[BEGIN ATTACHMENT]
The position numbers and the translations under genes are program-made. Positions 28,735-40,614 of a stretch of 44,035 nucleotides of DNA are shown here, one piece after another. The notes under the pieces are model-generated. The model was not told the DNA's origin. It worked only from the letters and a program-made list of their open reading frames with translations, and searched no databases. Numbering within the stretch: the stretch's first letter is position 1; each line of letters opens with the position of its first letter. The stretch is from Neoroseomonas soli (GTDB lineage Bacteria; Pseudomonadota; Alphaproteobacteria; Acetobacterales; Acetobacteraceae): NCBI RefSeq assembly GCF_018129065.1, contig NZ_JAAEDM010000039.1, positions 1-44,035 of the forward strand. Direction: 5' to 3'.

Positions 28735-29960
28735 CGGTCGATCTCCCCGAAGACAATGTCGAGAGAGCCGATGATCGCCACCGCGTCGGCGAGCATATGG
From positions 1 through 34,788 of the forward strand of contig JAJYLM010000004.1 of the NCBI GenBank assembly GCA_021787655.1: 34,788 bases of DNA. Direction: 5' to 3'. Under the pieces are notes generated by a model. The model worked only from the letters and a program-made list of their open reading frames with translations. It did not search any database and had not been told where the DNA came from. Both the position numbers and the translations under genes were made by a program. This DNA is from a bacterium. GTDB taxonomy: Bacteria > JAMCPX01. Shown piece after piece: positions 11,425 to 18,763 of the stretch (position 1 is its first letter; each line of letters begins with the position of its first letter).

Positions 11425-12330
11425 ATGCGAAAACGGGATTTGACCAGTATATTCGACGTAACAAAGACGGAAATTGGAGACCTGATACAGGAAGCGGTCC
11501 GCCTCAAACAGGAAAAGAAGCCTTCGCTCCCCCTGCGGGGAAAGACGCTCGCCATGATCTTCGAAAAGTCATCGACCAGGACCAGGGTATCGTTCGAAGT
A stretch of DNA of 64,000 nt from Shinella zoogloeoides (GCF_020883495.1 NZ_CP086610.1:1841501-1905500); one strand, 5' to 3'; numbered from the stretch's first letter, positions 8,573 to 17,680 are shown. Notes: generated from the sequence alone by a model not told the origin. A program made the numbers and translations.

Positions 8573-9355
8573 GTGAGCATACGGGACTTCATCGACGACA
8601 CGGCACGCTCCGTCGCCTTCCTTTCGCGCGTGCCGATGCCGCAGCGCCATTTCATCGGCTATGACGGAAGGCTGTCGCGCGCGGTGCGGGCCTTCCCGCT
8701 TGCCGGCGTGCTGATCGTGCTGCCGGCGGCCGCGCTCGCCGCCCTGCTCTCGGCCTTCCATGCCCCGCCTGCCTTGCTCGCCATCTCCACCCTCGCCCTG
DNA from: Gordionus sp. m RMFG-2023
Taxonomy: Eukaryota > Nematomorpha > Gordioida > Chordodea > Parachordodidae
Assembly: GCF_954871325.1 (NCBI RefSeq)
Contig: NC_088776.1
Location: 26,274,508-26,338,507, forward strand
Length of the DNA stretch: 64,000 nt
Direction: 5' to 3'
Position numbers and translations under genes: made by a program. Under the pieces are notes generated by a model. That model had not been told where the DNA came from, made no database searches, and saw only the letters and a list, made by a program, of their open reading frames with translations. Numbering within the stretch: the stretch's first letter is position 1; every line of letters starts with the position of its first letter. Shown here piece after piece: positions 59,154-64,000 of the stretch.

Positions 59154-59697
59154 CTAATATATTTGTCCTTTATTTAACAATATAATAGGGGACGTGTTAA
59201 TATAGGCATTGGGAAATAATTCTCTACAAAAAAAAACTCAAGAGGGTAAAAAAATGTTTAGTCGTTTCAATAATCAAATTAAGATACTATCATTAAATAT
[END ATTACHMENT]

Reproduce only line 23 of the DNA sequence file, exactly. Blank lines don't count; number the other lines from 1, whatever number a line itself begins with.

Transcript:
59201 TATAGGCATTGGGAAATAATTCTCTACAAAAAAAAACTCAAGAGGGTAAAAAAATGTTTAGTCGTTTCAATAATCAAATTAAGATACTATCATTAAATAT